With the sales of iPhones only increasing, Apple is faced with the growing reality as developers decide to set-up online to sell unauthorized apps for the device.
The Wall Street Journal recently reported that a new service, Cydia Store, is planning a launch to sell hundreds of applications. These applications aren’t available from Apple – instead, they require “jail-broken” iPhones, that have added software that modifies the device to be able to detour from apple-only apps.
Another developer, Rock Your Phone, has the same idea, except the phones need not be modded. Other companies, surely, aren’t far behind.
Apple’s own iPhone store, App Store, was launched in July, and quickly surpassed the 500 million mark after just over six months. The store conception has allowed for Apple to provide building blocks for companies and developers to build new apps, but maintain control over the quality and content. Apple collects 30% commission from the sellers on its store.
Not all developers, however, are accepted. The App Store rejects some offers, based on content or technical reasons. As a result, designers get frustrated and turn to independent stores who will sell their product.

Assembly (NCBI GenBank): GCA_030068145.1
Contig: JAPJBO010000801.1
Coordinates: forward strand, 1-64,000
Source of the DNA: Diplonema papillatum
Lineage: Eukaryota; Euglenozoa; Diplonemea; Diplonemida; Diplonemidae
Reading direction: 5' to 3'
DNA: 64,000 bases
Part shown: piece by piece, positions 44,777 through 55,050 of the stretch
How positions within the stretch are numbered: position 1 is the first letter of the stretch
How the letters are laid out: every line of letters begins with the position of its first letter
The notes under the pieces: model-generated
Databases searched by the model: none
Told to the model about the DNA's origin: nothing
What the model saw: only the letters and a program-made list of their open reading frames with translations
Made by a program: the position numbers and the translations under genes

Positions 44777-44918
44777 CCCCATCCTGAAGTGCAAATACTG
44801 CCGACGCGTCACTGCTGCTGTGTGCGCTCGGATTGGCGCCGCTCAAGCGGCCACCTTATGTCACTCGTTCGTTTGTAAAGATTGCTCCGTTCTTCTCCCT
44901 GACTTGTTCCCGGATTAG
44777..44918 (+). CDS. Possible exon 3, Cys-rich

Many of the applications are free at the App Store, and thousands more at about 99 cents. Cheap for phone owners, but the profits quickly add-up for developers.
Apple isn’t too keen on the new stores cropping up, and the Journal noted that they appear to have their eyes on a legal case. Last month, they filed a statement to the U.S. Copyright Office, outlining that modded iPhone software is illegal, according to the Digital Millennium Copyright Act.
Cydia Store’s Mr. Freeman is ready for Apple. “The overworking goal is to provide choice,” he told the Wall Street Journal. “It’s understandable that [Apple] wants to control things, but it has been very limiting for developers and users.”
Source: Wall Street Journal
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